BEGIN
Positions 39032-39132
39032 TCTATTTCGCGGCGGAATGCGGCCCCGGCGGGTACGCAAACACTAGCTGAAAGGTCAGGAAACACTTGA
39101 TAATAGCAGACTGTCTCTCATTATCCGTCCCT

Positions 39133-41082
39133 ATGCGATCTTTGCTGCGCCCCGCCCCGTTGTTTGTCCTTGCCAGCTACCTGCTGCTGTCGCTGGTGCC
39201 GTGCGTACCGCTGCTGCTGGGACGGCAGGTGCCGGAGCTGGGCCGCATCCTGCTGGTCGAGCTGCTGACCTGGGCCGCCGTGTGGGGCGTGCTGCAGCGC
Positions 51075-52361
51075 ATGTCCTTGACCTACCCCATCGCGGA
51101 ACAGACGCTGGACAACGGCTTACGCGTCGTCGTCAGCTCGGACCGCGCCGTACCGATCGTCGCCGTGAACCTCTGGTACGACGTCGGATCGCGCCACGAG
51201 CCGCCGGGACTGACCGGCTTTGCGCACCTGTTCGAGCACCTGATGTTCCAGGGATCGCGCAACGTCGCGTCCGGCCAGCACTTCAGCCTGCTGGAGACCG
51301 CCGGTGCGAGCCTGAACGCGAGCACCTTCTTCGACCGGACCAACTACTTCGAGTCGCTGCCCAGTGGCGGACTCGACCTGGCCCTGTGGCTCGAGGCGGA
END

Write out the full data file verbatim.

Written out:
Positions 39032-39132
39032 TCTATTTCGCGGCGGAATGCGGCCCCGGCGGGTACGCAAACACTAGCTGAAAGGTCAGGAAACACTTGA
39101 TAATAGCAGACTGTCTCTCATTATCCGTCCCT

Positions 39133-41082
39133 ATGCGATCTTTGCTGCGCCCCGCCCCGTTGTTTGTCCTTGCCAGCTACCTGCTGCTGTCGCTGGTGCC
39201 GTGCGTACCGCTGCTGCTGGGACGGCAGGTGCCGGAGCTGGGCCGCATCCTGCTGGTCGAGCTGCTGACCTGGGCCGCCGTGTGGGGCGTGCTGCAGCGC
Positions 51075-52361
51075 ATGTCCTTGACCTACCCCATCGCGGA
51101 ACAGACGCTGGACAACGGCTTACGCGTCGTCGTCAGCTCGGACCGCGCCGTACCGATCGTCGCCGTGAACCTCTGGTACGACGTCGGATCGCGCCACGAG
51201 CCGCCGGGACTGACCGGCTTTGCGCACCTGTTCGAGCACCTGATGTTCCAGGGATCGCGCAACGTCGCGTCCGGCCAGCACTTCAGCCTGCTGGAGACCG
51301 CCGGTGCGAGCCTGAACGCGAGCACCTTCTTCGACCGGACCAACTACTTCGAGTCGCTGCCCAGTGGCGGACTCGACCTGGCCCTGTGGCTCGAGGCGGA